Ohio lawmaker tells federal regulators that Murray Energy’s CEO is unhappy with them

Coal industry interests have financed Rep. Bill Johnson's campaigns.

Rep. Bill Johnson, R-Ohio, questioned FERC commissioners on April 17, 2018, about their decision to reject a DOE proposal to subsidize coal and nuclear plants. CREDIT: Tom Williams/CQ Roll Call
Rep. Bill Johnson, R-Ohio, questioned FERC commissioners on April 17, 2018, about their decision to reject a DOE proposal to subsidize coal and nuclear plants. CREDIT: Tom Williams/CQ Roll Call

An Ohio congressman who receives a large portion of his campaign contributions from coal industry interests informed members of the Federal Energy Regulatory Commission (FERC) on Tuesday that one of his most important constituents — Murray Energy CEO Robert Murray — is not happy with their decision to reject a Trump administration proposal to subsidize coal and nuclear power plants.

Rep. Bill Johnson (R-OH), who represents the small Ohio town where Murray Energy is headquartered, told the regulators at a House committee hearing: “I take notice when major employers in my district speak out on this issue. For instance, the CEO of Murray Energy recently stated that FERC did not do its job when it rejected this proposal.”

Murray has been highly critical of the commission’s decision in January to vote down Energy Secretary Rick Perry’s proposed taxpayer bailout of coal and nuclear power. He has accused the agency’s two Democratic commissioners, Richard Glick and Cheryl LaFleur, of political bias, saying they will never support coal or nuclear power.

Two of the three Republicans who voted against Perry’s proposal, Chairman Kevin McIntyre and Commissioner Robert Powelson, “are wrong in their decision and it needs to be overturned,” the coal executive told CNBC in January.

All five FERC commissioners were present at the House Energy and Commerce Energy Subcommittee hearing on Tuesday, where they discussed the agency’s fiscal 2019 budget and the agency’s top priorities.


Johnson, who has received $13,040 from Murray Energy PACs and individuals during the current election cycle, kicked off his questioning by telling the commissioners he’s been closely following the discussion surrounding the Department of Energy’s proposed rule.

“These issues hit especially close to home,” Johnson said, referring to the heavy amount of coal mining and natural gas production that occurs in his congressional district.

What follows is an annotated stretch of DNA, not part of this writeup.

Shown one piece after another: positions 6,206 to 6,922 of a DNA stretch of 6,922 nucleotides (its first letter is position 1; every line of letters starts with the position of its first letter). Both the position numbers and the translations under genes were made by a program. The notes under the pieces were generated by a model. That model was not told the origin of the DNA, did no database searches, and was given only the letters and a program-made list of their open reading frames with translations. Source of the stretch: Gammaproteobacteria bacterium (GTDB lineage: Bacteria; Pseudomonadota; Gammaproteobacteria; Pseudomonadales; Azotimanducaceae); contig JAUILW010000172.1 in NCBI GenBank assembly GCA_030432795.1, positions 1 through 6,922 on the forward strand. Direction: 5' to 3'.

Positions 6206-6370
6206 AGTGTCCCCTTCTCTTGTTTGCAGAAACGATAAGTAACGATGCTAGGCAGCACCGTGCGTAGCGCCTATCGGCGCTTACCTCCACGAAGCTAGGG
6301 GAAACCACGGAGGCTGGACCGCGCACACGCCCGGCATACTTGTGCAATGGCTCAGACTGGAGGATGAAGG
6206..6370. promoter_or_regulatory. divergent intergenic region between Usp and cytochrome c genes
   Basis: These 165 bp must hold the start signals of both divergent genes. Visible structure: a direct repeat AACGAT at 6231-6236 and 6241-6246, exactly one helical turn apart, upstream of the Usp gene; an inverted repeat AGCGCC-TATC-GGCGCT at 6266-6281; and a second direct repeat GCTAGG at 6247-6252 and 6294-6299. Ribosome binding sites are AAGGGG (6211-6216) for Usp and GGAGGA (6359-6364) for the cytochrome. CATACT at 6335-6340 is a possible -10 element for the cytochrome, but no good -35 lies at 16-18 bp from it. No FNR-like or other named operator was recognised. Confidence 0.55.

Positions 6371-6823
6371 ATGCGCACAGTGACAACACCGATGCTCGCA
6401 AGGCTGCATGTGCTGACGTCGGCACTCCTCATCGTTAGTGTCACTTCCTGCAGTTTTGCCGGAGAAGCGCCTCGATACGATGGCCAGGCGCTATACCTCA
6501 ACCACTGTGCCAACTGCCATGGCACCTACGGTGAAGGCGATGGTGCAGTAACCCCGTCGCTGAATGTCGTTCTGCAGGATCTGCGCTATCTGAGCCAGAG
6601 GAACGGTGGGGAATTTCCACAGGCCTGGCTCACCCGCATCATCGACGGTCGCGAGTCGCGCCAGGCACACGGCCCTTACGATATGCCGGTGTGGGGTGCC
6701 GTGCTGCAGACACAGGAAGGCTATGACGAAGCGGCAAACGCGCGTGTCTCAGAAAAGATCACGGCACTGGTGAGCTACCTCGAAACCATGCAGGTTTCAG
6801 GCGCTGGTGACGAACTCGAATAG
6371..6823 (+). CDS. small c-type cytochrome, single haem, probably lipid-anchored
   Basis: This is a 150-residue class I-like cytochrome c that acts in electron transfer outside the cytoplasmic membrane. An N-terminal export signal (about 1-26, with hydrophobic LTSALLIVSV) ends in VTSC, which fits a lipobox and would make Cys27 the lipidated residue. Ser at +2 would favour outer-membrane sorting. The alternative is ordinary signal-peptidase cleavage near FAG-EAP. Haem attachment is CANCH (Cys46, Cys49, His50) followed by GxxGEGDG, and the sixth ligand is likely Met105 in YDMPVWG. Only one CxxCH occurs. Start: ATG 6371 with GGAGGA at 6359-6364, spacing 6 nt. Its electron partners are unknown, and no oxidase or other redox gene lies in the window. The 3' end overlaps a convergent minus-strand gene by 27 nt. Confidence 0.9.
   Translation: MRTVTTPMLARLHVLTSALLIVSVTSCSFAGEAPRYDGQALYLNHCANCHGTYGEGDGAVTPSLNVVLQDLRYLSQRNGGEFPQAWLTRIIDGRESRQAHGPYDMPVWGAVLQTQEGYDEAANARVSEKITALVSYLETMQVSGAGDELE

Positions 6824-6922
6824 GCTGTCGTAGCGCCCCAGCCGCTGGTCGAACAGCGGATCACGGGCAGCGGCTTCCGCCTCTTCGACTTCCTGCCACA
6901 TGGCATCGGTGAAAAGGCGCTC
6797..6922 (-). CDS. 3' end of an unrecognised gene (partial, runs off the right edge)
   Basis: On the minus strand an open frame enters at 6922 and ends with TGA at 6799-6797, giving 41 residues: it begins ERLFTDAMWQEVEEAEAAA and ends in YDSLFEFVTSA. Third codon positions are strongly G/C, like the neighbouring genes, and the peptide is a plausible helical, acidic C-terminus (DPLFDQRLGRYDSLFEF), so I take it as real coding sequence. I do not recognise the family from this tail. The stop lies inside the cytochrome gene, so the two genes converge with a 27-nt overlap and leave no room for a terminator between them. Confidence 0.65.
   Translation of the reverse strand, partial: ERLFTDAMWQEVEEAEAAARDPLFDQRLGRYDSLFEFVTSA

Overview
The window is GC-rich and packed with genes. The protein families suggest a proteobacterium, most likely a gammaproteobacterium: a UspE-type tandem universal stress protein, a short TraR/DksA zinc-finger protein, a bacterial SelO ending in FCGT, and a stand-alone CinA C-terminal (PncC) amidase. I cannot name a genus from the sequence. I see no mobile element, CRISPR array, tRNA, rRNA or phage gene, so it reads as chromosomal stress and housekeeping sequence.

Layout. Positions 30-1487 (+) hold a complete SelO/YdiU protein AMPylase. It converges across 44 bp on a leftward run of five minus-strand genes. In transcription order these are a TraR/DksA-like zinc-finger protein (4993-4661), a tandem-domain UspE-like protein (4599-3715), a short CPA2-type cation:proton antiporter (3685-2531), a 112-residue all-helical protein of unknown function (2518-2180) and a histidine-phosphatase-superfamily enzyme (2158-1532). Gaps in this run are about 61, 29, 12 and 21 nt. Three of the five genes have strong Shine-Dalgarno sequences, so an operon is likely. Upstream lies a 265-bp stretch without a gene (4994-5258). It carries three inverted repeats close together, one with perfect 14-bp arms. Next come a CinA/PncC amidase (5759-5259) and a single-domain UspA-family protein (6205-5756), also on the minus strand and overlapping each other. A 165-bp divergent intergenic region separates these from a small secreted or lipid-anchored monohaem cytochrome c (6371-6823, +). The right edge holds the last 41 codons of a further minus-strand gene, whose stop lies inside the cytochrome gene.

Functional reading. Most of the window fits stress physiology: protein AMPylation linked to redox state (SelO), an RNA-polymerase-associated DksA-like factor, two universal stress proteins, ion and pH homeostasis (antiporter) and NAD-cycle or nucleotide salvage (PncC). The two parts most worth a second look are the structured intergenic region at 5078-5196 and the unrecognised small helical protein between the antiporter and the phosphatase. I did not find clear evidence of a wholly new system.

Johnson has represented the 6th district of Ohio since 2011. Over that time, he has gained a reputation as one of the most right-wing members of Congress. In 2016, Johnson called the Environmental Protection Agency “un-American” and accused it of “draining the lifeblood out of our businesses.”

Johnson’s district runs along the southeast of Ohio, bordering Kentucky, West Virginia, and Pennsylvania. He has said that because he “is a scientist” (he has a degree in computer science), he does not accept the science of human-caused climate change. “I am not an alarmist that believes that greenhouse gas emissions coming from the coal industry are causing major problems,” he said in 2011.

In late September, Perry sent the proposal to FERC — called a grid reliability and resilience pricing plan — that would subsidize struggling coal and nuclear plants in the name of keeping power grids dependable. Many viewed the proposal as an unprecedented and unnecessary intrusion by an administration into the operations of an independent federal agency.


FERC, by a vote of 5-0 in January, didn’t buy Perry’s reasoning. The unanimous vote is especially notable since 3 of the 5 commissioners are Trump appointees.

Murray told Bloomberg News at the time that four of the five members “defaulted” on their duties by refusing to support the plan and should be fired. Meanwhile, according to Murray, FERC Commissioner Neil Chatterjee, who also voted to reject the plan, should not be fired because he was “overwhelmed” by the other four.

Chatterjee sounded apologetic when he explained to Johnson during Tuesday’s hearing why he voted against Perry’s proposal. “While I have deep sympathy for the sentiments that Mr. Murray, the folks in your community are expressing and the concerns they have about the economic impact, the job impact, the cultural impact of these [plant] shutdowns, from the seat I sit in now, our record simply didn’t support taking action at that time,” he said.

Johnson specifically targeted Commissioner Robert Powelson for comments he made on Twitter about the coal CEO’s criticism of FERC.

Last week, in a tweet, Powelson noted that Murray blamed the “feckless” FERC for not approving the plan to boost coal and nuclear plants. “I challenge Mr. Murray to a debate on CNBC or Fox News,” he wrote in the tweet.


Johnson, in reference to the tweet, said: “Commissioner Powelson, I believe you recently made some comments indicating that you disagree with Mr. Murray. Can you expound on that?”

“I take offense to the word feckless being used to [describe] colleagues who I serve with here,” Powelson responded. However, the commissioner added he realized his tweet, which he later deleted, was “inappropriate” and “I dialed it back rather quickly.”